Power Company Takes Over Home Thermostats in Denver to Save Energy

Who is they, and why are they always trying to control us?

That’s the sort of question that has no answer, but we know that it must be asked.  It’s the “if it ever gets this bad” preface that we cling to, before finally throwing our insecurities to the wind and putting our foot down.

And so I won’t bore you with some dissertation about the deeper meaning to all of this, or the invisible food-chain that really control everything.  Instead, we can simply assume that they want to control us and that we should do everything in our power not to let that happen.

This is why a series of events in Denver was startling this week.

Signing up for a rewards program that lets the utility take control of your thermostat settings, in exchange for credits toward bills, probably sounds like a better idea when the weather is mild. But when temperatures reached into the 90s Tuesday in Denver, and thousands of customers read a message on the device saying it was locked because of an “energy emergency,” there was regret, KMGH reports.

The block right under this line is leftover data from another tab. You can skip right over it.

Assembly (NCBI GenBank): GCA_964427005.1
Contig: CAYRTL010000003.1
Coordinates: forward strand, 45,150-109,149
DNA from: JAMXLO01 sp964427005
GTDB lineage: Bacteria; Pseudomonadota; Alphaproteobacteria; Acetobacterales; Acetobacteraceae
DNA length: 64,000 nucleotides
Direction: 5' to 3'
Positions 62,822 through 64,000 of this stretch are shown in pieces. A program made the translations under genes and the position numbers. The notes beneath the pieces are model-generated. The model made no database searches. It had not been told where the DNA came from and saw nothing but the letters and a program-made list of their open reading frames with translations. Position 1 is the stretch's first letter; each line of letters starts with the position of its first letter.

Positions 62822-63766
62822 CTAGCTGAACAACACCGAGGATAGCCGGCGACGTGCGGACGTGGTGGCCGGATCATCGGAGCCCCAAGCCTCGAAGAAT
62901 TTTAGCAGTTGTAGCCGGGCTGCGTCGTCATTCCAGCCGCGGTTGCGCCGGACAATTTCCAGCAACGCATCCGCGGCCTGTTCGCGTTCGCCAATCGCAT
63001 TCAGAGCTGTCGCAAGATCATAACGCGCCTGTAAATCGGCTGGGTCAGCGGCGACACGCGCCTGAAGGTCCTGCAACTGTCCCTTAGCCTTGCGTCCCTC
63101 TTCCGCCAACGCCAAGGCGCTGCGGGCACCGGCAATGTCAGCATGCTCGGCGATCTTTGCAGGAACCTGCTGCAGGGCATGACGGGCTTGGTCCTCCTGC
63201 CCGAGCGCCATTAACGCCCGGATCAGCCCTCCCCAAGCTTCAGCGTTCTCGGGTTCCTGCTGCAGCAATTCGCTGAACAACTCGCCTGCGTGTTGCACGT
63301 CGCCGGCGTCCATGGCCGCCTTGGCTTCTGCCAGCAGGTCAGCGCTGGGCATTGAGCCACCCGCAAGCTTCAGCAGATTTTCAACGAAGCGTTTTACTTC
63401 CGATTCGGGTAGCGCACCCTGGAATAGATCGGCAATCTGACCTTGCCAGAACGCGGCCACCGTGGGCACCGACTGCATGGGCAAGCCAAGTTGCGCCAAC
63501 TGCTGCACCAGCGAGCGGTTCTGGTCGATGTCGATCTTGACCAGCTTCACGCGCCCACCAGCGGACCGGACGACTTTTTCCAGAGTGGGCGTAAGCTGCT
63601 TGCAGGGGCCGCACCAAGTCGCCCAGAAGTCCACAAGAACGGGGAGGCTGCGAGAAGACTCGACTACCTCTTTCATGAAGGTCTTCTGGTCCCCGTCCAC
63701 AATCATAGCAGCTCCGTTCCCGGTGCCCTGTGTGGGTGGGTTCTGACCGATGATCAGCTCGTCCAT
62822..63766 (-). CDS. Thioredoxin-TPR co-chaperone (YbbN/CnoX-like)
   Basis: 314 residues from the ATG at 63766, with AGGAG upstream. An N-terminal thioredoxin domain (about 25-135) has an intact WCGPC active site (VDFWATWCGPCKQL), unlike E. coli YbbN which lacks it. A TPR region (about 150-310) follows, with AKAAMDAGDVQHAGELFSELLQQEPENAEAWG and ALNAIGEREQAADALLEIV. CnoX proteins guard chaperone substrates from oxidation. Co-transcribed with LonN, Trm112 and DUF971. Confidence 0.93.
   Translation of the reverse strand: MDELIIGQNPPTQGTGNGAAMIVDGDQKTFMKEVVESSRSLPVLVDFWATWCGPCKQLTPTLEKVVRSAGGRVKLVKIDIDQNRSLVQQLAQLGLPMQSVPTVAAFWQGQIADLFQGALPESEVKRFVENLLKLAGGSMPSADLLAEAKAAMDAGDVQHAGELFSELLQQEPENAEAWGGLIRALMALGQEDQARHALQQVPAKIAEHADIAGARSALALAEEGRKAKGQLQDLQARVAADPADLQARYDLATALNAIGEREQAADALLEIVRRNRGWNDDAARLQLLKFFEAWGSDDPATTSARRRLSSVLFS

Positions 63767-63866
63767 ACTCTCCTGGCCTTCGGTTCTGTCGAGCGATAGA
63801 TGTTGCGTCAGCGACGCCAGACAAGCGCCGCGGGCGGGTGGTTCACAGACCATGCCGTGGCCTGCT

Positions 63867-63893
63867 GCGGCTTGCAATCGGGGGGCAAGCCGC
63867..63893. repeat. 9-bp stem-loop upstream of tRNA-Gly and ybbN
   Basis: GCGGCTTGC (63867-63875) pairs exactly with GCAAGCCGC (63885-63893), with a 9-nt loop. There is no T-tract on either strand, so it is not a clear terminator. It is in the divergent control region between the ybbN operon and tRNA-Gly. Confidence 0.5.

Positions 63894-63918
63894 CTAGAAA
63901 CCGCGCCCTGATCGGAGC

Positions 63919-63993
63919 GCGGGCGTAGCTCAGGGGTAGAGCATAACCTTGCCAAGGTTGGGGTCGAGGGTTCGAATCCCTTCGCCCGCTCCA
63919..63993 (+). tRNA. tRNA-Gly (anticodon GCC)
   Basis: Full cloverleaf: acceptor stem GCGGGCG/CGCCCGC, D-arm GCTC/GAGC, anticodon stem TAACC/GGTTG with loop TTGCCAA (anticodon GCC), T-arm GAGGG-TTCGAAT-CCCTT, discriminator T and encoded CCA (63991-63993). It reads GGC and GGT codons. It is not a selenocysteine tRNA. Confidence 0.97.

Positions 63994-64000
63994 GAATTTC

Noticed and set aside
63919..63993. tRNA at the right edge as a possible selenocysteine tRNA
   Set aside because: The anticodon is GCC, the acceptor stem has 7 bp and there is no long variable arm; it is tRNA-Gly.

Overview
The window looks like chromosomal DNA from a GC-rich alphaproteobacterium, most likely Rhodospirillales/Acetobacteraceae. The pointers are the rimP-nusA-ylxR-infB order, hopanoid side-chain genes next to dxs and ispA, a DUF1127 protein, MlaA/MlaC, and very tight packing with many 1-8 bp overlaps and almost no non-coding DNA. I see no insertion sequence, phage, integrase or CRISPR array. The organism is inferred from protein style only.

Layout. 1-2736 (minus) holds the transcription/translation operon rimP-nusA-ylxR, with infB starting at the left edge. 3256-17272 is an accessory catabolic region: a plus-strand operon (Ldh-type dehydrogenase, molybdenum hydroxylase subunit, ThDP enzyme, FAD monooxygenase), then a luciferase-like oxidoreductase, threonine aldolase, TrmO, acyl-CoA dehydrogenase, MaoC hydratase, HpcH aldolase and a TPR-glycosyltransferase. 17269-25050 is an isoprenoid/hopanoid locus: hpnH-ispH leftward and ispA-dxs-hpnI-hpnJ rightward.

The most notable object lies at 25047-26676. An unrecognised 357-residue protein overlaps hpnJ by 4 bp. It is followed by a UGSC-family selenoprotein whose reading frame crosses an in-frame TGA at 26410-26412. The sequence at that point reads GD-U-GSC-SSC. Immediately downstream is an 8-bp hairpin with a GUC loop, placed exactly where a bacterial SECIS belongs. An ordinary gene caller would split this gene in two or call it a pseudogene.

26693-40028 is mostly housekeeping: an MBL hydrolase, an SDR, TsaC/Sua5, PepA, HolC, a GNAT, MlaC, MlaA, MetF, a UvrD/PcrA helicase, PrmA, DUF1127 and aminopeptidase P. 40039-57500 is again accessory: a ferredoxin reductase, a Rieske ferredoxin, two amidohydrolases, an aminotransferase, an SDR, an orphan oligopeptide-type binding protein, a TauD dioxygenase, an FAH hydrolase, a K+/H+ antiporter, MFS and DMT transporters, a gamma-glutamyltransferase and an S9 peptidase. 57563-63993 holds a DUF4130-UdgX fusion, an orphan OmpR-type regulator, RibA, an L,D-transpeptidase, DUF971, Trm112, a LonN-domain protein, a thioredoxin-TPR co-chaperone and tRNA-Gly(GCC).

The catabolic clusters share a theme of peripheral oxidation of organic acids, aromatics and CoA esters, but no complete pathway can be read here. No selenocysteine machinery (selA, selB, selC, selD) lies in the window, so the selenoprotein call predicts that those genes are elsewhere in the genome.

That’s right:  Let us control your bill and you can save a few bucks.

And just how many homes did the company you pay to keep you comfortable take over?

The utility said 22,000 members of the Colorado AC Rewards program could not control their thermostats for hours on Tuesday. Talarico said his was set at 78 or 79. Other customers posted on social media that indoor temperatures reached as high as 88 degrees during the lockout. “Let’s remember that this is something that customers choose to be a part of based on the incentives,” said Emmett Romine of Xcel.

And what sort of deal are they getting?

The incentives include a $100 credit for enrolling and another $25 a year. The tradeoff is a loss of control at times to save energy and help make the Xcel system more reliable.

Now just imagine what they are going to with your high-tech vehicle if you don’t pay your parking tickets?